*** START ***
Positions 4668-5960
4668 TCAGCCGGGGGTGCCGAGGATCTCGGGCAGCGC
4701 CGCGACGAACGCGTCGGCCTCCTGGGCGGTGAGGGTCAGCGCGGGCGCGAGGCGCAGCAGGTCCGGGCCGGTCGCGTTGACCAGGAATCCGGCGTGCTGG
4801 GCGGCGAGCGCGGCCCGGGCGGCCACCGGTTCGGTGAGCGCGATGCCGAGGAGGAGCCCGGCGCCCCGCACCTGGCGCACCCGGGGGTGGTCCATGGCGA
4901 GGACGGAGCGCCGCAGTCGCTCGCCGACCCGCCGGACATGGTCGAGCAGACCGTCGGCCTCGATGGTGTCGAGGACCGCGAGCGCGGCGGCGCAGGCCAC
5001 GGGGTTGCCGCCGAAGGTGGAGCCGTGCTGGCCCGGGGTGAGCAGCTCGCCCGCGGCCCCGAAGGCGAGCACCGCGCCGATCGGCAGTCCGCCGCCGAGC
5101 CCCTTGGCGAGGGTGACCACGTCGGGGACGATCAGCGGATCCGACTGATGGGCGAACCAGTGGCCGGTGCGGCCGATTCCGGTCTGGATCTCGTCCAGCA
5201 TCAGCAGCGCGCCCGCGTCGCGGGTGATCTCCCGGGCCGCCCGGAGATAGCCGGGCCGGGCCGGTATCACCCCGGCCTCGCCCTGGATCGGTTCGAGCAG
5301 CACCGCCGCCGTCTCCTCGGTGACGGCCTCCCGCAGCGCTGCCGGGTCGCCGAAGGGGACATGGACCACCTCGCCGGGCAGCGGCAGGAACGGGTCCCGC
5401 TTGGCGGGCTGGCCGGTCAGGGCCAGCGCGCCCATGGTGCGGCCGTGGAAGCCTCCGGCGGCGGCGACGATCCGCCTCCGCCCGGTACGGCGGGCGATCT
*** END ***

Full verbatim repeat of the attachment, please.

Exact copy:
Positions 4668-5960
4668 TCAGCCGGGGGTGCCGAGGATCTCGGGCAGCGC
4701 CGCGACGAACGCGTCGGCCTCCTGGGCGGTGAGGGTCAGCGCGGGCGCGAGGCGCAGCAGGTCCGGGCCGGTCGCGTTGACCAGGAATCCGGCGTGCTGG
4801 GCGGCGAGCGCGGCCCGGGCGGCCACCGGTTCGGTGAGCGCGATGCCGAGGAGGAGCCCGGCGCCCCGCACCTGGCGCACCCGGGGGTGGTCCATGGCGA
4901 GGACGGAGCGCCGCAGTCGCTCGCCGACCCGCCGGACATGGTCGAGCAGACCGTCGGCCTCGATGGTGTCGAGGACCGCGAGCGCGGCGGCGCAGGCCAC
5001 GGGGTTGCCGCCGAAGGTGGAGCCGTGCTGGCCCGGGGTGAGCAGCTCGCCCGCGGCCCCGAAGGCGAGCACCGCGCCGATCGGCAGTCCGCCGCCGAGC
5101 CCCTTGGCGAGGGTGACCACGTCGGGGACGATCAGCGGATCCGACTGATGGGCGAACCAGTGGCCGGTGCGGCCGATTCCGGTCTGGATCTCGTCCAGCA
5201 TCAGCAGCGCGCCCGCGTCGCGGGTGATCTCCCGGGCCGCCCGGAGATAGCCGGGCCGGGCCGGTATCACCCCGGCCTCGCCCTGGATCGGTTCGAGCAG
5301 CACCGCCGCCGTCTCCTCGGTGACGGCCTCCCGCAGCGCTGCCGGGTCGCCGAAGGGGACATGGACCACCTCGCCGGGCAGCGGCAGGAACGGGTCCCGC
5401 TTGGCGGGCTGGCCGGTCAGGGCCAGCGCGCCCATGGTGCGGCCGTGGAAGCCTCCGGCGGCGGCGACGATCCGCCTCCGCCCGGTACGGCGGGCGATCT